Note that because the meat will have cooled down, it is worth giving it a little bit of heat before serving it: put it under a grill (broiler), or gently re-heat it in a warm (but not hot) pan for a minute or so. This will bring it back up to comfortable eating temperature without cooking it further.

No matter what the quality is of the meat you’re working with, letting it rest properly before serving makes a big difference to the experience of eating it. Even poor cuts are vastly improved by not overcooking them, and letting them relax for a while. Another advantage for the cook is that it takes some of the time pressure off cooking the meat. In the time that it is resting, you can be working on something else, like preparing a salad, cleaning up some of the mess you’ve just made in your kitchen, or (more realistically) enjoying a nice glass of wine.


“Dad, what are cows made of?”

“Beef, milk, and leather.”

Not that Alex is asking questions of such complexity yet, but I need to start practicing.

The Plumed Horse

Abi and I were down at the Plumed Horse restaurant in Crossmichael yesterday, for a last short break before the new baby arrives (due in less than two weeks now). It’s a pity that our favourite restaurant in the whole of Scotland is about two hours’ drive away, but oh! the food!

The Plumed Horse dark chocolate souffle with apricot sorbetI started with a smoked haddock and spinach quiche, with a roast scallop, and lemon dressing. My main course was fish again: fillet of brill, with crab mashed potatoes, a shrimp and scallop fishcake, and shellfish sauce. For dessert Abi and I both had the dark chocolate soufflé with apricot sorbet. The horse’s head emblem in the plate is actually a stencilled dusting of cocoa–a lovely little touch.

Abi and Martin at the Plumed Horse in Saratoga, November 2000The souffl&eacute reminded us of the other Plumed Horse restaurant, the one in Saratoga, California, where we enjoyed a fabulous meal at the end of 2000. We had dark chocolate soufflé for dessert then, too, with a dark chocolate sauce to go over it. Abi was pregnant with Alex at the time, though not quite as far advanced as she is now. And just as on our trips to the Scottish Plumed Horse, it was a two hour drive away, only then it was from Oakland down into the South Bay. We had Abi’s parents with us then, and Mick and Sarah, who had managed to stash young Thomas somewhere for the evening.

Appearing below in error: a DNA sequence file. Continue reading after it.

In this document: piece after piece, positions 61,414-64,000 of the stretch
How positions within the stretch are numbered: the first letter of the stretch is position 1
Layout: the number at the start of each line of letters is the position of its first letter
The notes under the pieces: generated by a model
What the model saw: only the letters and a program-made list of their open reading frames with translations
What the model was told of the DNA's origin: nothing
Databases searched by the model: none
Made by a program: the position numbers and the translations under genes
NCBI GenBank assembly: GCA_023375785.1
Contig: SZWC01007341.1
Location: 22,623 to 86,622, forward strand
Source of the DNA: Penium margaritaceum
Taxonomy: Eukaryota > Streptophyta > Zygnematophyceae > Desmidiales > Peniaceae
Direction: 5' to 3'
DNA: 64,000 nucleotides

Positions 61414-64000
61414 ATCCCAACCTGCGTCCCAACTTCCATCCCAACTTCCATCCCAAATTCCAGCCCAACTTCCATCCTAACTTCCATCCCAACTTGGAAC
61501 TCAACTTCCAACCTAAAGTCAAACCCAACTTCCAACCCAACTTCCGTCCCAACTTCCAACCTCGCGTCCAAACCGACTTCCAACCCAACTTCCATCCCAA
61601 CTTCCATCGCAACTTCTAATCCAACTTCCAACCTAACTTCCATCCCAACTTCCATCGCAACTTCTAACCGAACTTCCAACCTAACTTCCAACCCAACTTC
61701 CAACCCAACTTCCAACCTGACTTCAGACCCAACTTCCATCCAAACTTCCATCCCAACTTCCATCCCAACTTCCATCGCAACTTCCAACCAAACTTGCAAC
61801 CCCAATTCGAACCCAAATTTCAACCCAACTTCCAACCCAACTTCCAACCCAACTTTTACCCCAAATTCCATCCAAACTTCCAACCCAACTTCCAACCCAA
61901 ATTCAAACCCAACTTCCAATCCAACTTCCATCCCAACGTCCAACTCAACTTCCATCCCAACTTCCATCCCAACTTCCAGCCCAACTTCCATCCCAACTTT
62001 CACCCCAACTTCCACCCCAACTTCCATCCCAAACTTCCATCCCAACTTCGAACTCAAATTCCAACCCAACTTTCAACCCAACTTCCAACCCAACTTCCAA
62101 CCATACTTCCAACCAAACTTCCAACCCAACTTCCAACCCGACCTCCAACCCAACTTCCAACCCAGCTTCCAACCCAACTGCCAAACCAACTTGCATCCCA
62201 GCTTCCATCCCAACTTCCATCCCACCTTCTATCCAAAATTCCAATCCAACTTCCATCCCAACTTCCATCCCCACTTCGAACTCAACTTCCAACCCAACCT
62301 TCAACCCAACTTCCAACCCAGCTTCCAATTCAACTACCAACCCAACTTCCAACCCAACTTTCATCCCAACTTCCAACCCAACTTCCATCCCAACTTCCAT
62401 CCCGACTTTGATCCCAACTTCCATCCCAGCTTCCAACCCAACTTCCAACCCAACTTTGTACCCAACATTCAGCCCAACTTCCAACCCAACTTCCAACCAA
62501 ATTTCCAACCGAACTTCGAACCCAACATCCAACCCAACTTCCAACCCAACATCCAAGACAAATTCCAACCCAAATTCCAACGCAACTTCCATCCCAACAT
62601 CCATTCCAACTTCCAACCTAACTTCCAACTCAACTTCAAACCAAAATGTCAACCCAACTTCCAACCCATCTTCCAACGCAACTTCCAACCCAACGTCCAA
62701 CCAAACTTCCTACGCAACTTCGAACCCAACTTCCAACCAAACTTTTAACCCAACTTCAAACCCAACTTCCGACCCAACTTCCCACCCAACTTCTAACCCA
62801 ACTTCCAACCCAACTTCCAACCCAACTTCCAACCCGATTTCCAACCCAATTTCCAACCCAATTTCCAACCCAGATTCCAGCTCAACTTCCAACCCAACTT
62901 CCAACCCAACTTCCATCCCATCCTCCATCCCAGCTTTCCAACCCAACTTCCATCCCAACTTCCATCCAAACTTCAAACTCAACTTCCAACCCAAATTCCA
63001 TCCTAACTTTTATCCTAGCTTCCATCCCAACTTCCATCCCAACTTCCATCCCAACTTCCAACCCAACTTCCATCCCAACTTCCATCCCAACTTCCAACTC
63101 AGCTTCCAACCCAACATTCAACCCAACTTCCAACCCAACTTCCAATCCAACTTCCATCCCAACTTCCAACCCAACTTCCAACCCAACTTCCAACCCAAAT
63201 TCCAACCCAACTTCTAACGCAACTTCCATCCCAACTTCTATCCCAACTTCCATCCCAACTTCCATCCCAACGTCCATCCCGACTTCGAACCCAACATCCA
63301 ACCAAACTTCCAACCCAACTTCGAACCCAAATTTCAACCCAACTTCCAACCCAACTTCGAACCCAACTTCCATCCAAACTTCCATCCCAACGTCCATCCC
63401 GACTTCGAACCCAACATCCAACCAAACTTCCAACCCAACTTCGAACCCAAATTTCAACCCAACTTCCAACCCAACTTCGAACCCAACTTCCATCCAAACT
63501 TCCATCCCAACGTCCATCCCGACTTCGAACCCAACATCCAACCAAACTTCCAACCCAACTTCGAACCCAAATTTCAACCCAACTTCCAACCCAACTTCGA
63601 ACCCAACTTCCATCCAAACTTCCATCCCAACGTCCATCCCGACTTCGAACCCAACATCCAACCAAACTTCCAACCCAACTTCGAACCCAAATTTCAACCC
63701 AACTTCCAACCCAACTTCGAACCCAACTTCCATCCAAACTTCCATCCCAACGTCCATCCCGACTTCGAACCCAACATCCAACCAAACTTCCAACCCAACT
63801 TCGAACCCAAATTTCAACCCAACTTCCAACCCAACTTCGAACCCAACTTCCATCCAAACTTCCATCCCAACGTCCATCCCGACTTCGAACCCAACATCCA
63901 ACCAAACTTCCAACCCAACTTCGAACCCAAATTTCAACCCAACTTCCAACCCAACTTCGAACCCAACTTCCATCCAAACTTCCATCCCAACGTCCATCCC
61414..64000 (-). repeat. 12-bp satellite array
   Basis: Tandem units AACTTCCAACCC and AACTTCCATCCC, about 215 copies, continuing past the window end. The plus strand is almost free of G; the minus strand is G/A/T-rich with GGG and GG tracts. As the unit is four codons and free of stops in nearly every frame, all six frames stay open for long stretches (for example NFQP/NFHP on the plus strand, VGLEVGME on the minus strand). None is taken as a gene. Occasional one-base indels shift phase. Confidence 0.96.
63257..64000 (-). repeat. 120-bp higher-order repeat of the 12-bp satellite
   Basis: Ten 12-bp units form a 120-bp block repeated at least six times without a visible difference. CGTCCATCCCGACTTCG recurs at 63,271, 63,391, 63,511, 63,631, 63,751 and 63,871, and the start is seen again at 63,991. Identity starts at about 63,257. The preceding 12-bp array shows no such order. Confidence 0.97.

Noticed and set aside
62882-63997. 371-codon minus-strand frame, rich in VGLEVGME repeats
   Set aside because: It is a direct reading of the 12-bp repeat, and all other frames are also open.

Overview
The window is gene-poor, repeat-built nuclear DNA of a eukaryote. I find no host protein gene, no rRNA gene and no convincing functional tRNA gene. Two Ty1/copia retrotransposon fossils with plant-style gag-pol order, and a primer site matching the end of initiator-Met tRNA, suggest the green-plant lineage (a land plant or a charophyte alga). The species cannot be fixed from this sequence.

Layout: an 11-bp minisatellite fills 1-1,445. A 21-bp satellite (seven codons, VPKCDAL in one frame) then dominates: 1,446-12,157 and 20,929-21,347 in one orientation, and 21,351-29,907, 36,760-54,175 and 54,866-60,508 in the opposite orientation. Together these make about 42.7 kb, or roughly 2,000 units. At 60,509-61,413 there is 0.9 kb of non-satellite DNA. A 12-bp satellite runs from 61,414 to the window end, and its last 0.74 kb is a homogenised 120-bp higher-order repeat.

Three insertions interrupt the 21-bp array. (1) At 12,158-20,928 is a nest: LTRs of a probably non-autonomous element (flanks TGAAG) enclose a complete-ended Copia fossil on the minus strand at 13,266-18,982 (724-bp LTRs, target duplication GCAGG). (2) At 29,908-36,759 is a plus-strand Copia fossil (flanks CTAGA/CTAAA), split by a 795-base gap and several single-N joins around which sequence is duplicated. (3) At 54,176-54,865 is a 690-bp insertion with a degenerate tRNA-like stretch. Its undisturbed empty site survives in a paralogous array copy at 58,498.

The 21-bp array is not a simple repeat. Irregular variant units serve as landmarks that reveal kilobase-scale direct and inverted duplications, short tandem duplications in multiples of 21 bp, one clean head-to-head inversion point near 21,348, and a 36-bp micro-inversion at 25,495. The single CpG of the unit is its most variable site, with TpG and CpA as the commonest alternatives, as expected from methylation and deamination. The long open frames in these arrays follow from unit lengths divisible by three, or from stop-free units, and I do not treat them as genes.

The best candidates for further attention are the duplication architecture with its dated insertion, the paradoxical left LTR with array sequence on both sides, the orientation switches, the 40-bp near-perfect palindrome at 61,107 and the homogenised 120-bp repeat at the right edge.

It’s an odd coincidence that the two Plumed Horse restaurants are located just where they are, and that they have become so closely associated with family, and particularly baby events. It means that it’s not just our stomachs, but also our hearts that keep drawing us back there.

New Toys

As of this afternoon, I’m the happy owner of a new Motorola v525 phone. I haven’t had much time to play with it yet, but the colour screen is nice, the built-in camera is nice, the polyphonic ringtones (with the option to install my own MP3 to play) are nice, the user interface (which I’d been warned was complicated) is nice, the battery life is very nice, and the overall size and feel of the phone in my hand is, well, nice.

I haven’t actually called anyone on it yet, so I don’t know what it’s going to be like in actual use, but I’m sure that will be nice, too.

Also, from early next week, we’ll also be owners of a new Fiat Punto. Whether we’ll be happy owners remains to be seen. We’ve resisted having a car for so long that it’s going to be very odd having one again. With a new baby (forthcoming) and a toddler, it’s going to be undeniably useful, and with me making the move into IT contracting (more on that soon), it will increase the range in which I can operate. But we’ll have to constantly remind ourselves that it’s easier to walk, or cycle, or take the bus for many journeys in and around town.

(But on the other hand, it’s a new toy. Toys are cool. The new car is shiny, and it’s black. It has a CD player, and adjustable lumbar support in the driver and passenger seats. Groovy.)